After a brimming bowl of pasta (which I read you should eat the night before) and a healthy portion of vegetables I fumbled with my alarm trying to ensure I set it to the right time, because it would be exactly like me to miss the start or not have enough time to stretch. The race started at 9.00am so a 6.30am start gave me plenty of time to fuel up and cover myself from head to toe in sunscreen if needs must. Listening to my father snore like a pig on amphetamines in the adjacent bed didn't exactly help my beauty sleep along but after hitting him with a pillow a few times through the night to ensure he got the message I ended up with a relatively rested start to my day. I'll admit I had an ''upset stomach'' due to my nerves, otherwise known as the nervous squits in my family. This was the least of my worries as a rushed to prod myself with pins, trying to fix my race number to the front of my newly bought Nike running vest (clothes shopping was the perk of my new hobby) and gulp down enough coffee to keep me awake but not so much that I'd have to pee every 5 minutes.
Eventually making it to the start line, I overheard someone explain that there were 2000 people taking part and we needed to be realistic about what position we took in the starting line so as not to get in people's way. I hurriedly made my way to the rear end of the crowd, seeking out people who I felt comfortable running with, meaning I felt I looked much fitter. However the first thing I came to learn as the race progressed was that people's image should have had no impact on how well I thought they could run. Whether they were short, fat and balding held no resemblance to the fact they overtook me with an ease and grace that only fell short of a gazelle, and I soon realised it is the training everyone has put in, not natural athletic ability that determines who comes out on top.
When we approached the far end of the first lap, an entourage of music greeted us, drums beating and even an Elvis Presley impersonator screeching out Heart Break Hotel at the top of his lungs. The atmosphere pushed me on enough to overtake some of my pace makers and return to tackle the single long hill with renewed enthusiasm. There was shouting behind us from the marshals making a clear path for the elite athletes who were already lapping us by the time I was a mile from where we started, and I glimpsed what I can only describe as an athletic God sprint past me, barely sweating even at double my pace. This eye candy kept me motivated for quite some time.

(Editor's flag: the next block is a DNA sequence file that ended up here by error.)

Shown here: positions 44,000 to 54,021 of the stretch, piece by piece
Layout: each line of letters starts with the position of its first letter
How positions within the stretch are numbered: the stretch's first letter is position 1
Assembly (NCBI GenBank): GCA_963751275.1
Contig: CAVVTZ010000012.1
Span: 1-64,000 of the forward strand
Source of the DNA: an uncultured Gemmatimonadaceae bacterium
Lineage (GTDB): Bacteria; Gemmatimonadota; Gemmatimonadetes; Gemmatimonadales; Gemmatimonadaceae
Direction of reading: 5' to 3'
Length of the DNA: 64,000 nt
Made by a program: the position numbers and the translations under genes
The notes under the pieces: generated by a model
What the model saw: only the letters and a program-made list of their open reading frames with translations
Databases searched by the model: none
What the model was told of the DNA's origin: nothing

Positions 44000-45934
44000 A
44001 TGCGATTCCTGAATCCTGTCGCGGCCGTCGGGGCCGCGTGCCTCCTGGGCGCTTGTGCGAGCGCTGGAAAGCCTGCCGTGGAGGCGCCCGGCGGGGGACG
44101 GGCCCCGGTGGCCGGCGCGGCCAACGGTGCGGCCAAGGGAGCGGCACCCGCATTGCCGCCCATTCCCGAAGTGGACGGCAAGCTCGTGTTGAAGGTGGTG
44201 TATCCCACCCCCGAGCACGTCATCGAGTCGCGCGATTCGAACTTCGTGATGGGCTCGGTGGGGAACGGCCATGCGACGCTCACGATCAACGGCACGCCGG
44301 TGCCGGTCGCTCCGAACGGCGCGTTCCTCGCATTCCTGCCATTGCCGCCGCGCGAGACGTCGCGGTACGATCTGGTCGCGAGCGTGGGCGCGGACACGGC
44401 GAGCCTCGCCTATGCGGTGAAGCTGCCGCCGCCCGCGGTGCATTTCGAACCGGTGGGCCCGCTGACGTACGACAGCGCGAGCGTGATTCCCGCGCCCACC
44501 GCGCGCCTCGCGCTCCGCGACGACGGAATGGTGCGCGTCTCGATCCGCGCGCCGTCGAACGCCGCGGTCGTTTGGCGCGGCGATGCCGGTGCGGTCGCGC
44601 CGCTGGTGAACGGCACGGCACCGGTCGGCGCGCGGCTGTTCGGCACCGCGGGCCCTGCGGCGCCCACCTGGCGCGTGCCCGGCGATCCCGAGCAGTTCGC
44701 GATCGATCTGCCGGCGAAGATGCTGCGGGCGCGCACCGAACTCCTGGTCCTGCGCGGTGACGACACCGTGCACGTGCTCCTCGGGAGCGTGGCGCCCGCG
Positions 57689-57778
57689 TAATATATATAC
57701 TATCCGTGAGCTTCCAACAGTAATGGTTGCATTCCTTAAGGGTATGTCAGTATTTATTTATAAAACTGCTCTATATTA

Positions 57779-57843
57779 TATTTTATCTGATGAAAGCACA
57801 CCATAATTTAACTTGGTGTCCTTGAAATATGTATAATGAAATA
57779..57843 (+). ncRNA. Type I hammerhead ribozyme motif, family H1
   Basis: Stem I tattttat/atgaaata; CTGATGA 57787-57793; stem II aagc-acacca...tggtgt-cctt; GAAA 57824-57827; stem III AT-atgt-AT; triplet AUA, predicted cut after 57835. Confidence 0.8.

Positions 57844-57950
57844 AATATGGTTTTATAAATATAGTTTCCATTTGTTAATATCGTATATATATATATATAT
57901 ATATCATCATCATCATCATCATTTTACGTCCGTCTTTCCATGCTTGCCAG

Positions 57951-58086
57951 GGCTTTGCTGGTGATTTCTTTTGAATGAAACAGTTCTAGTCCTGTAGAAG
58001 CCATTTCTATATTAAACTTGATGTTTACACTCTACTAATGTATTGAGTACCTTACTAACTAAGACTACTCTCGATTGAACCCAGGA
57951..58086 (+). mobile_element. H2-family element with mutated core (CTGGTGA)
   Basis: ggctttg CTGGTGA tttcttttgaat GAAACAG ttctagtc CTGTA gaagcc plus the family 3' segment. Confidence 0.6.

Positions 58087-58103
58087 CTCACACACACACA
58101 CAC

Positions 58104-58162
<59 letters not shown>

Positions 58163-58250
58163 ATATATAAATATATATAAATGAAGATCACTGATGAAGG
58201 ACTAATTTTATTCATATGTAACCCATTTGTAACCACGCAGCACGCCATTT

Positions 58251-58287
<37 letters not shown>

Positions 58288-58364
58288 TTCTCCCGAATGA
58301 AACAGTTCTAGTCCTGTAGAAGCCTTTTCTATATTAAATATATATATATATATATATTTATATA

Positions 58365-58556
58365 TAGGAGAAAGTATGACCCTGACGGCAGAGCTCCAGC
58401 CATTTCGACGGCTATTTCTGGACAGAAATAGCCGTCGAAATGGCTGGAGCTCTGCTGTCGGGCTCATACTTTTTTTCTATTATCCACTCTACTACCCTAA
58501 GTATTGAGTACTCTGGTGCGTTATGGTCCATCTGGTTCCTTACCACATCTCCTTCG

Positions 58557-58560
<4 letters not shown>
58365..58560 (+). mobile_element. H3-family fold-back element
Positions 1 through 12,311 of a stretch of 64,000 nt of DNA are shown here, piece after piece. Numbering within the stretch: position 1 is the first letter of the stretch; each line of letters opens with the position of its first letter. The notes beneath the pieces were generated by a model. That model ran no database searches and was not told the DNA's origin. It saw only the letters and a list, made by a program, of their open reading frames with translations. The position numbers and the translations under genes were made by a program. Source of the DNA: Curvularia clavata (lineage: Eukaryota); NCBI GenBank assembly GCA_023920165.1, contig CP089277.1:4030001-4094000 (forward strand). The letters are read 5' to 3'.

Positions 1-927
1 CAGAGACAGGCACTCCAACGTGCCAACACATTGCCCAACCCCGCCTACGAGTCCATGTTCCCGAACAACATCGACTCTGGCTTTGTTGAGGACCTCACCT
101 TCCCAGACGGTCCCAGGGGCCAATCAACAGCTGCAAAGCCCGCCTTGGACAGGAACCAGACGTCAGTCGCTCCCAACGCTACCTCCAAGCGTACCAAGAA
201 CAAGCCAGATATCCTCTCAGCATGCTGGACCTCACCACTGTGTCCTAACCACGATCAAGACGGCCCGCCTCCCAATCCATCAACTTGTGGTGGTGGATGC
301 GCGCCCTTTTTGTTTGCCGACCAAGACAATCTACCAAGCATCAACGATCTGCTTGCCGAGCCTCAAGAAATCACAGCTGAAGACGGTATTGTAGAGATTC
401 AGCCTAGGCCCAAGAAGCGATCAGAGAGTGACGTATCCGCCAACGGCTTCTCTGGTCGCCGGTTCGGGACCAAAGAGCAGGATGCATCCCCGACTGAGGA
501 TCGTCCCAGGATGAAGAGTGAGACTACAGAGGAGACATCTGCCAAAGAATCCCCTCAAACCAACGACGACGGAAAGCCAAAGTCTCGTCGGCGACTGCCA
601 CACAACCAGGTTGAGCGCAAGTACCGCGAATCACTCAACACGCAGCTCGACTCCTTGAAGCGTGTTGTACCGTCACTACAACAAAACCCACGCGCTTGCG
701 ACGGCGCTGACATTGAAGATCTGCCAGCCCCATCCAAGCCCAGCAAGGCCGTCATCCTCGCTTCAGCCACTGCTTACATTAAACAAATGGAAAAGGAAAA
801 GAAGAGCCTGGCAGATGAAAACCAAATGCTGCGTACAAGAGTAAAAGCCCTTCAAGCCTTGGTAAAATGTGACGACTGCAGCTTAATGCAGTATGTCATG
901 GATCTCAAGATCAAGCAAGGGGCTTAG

Cheered by my aunt and uncle twice along the course, I continued with my set pace through out, only walking to drink water twice at the stations. And until 15 km out of 21km I was actually enjoying myself, watching the world go by. But then began a sort of mental struggle, where I began to realise how sore my feet were becoming due to the pounding of the pavement and that I would be running at least another half hour at this rate. I knew that I couldn't walk or I'd never start running again and it'd take me even longer to finish so I decided to push through and find my energy reserves to carry myself that much faster. The mood seemed to lighten in me as soon as I made this decision, along with the fact that I knew family was waiting for me at the finish and we had a nice day planned of touring the area.
The last 200m stretch I managed a sprint which everyone seemed to be doing by this point because we could almost taste the finish line, and I cheerily went to receive my goody bag and banana. I had read that having flip flops in your bag to put on after a race was good, and I'm so glad I listened because it felt great to remove my sweaty trainers and paddle into the sea afterwards to cool my feet.
I experienced serious soreness when descending stairs for the next few days and was acutely aware that I had the next race in only 6 days but I can honestly say I was excited to take part in another event like it
What's your experience with running events and training?